BIPP: Trump administration wants makeover for Iran Deal

Zach Krivine, Contributing Writer

President Donald Trump is a self-proclaimed deal-maker. On the campaign trail, he constantly touted his ability to negotiate better deals with world leaders than his predecessor, whether that be the renegotiation of NAFTA or to negotiate with health insurers to compete with each over those state lines. Among the deals that Trump expressed frustration for, the most frustration was with the Iran Nuclear Deal, agreed to in the summer of 2015, which he has repeatedly labeled as one of the “worst trade deals ever.”

After much anticipation, Trump announced on Oct. 13 that the Iran Nuclear Deal was no longer in the interests of the United States. In doing so, the President has given Congress six months to decide on one of two things. First, they can decide what elements of the deal should be eliminated and renegotiated with Iran and the five other nations involved in the accord (France, Britain, Russia, China and Germany). Should Congress and these nations fail to renegotiate, Donald Trump promised on Oct. 13 that he would pull out of the deal, thereby reimposing sanctions on Iran.

At the very heart of the plan was a 10-year monitoring period, whereby international observers could enter Iran and confirm that the Iranian regime was keeping up with its side of the bargain, namely not enriching uranium to the point of building a bomb. Trump’s administration is of the belief that Iran is, generally speaking, in compliance with the accord, but that they believe Iran has been guilty of three smaller violations. These include the volume of heavy water being used (critical in nuclear production), intimidating nuclear inspectors and concerns regarding nuclear centrifuges. Furthermore, Trump’s team believes Iran is still threatening U.S. interests on the world stage. Iran and the U.S. are on opposite sides of conflicts across the region, and with Trump’s recent overture to Saudi Arabia, his administration has made clear that it regards Iran as a foe.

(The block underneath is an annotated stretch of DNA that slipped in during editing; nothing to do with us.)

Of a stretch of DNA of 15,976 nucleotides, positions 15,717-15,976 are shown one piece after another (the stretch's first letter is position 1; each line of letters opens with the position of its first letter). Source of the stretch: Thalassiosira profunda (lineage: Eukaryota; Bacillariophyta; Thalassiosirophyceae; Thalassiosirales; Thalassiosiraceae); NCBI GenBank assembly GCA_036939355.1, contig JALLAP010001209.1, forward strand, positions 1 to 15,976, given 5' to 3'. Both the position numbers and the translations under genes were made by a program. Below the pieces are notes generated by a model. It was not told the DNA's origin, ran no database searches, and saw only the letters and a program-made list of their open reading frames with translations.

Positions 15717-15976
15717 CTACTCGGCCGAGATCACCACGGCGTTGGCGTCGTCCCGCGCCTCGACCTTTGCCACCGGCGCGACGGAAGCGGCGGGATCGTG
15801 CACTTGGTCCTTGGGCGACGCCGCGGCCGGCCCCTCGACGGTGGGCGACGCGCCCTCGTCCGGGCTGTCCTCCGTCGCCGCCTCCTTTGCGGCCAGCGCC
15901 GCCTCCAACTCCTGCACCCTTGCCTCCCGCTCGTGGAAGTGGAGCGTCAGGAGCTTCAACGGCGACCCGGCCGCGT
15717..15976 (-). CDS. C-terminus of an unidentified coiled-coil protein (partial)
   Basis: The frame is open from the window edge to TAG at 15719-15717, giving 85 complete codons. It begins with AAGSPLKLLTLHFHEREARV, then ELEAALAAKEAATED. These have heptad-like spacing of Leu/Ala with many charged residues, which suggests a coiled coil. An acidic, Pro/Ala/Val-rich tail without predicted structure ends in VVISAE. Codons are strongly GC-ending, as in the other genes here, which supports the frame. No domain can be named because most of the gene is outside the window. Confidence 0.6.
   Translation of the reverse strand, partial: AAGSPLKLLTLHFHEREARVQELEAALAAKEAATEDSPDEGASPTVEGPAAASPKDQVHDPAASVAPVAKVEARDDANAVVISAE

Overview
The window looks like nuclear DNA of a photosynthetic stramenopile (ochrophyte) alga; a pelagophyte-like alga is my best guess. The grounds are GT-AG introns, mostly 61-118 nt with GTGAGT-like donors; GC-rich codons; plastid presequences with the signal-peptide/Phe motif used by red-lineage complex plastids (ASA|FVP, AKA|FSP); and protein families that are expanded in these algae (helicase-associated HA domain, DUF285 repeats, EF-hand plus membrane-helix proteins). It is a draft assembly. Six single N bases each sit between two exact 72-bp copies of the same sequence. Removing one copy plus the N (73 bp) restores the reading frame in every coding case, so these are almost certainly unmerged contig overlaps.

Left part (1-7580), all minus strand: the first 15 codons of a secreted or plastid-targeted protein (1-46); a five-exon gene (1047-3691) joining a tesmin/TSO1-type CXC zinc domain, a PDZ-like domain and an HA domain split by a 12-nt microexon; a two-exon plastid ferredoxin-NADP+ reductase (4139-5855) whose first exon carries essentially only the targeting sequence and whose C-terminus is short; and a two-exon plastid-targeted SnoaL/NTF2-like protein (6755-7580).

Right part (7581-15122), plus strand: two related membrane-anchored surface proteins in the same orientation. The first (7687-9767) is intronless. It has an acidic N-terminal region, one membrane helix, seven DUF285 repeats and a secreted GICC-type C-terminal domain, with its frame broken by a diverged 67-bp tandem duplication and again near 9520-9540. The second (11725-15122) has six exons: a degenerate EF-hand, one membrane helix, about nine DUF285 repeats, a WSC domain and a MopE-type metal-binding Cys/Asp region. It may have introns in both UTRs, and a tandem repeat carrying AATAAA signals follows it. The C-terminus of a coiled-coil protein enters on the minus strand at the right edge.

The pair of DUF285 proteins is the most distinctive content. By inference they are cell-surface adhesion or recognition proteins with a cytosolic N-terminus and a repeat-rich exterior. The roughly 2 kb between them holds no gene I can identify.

The next events to watch will be the reactions of our allies and of Iran itself. Leaders from all five of the nations that signed the Iran Deal are known to be against any American efforts to abandon it, yet some have indicated that they are willing to respect American demands for stronger terms. France President Emmanuel Macron has said that while he is strongly against scrapping the deal, he would be willing to work with the Trump Administration to try to limit Iran’s further development of its ballistic missile program.

Iran is a complex and powerful actor in the region. Its relations with the United States have been full of tension, but the two nations are doubtlessly inextricably linked. Maybe the outcome of renewed negotiations is a stronger tilt towards U.S. interests and more a complete system of inspection, but the moment must be seized by the Trump Administration.

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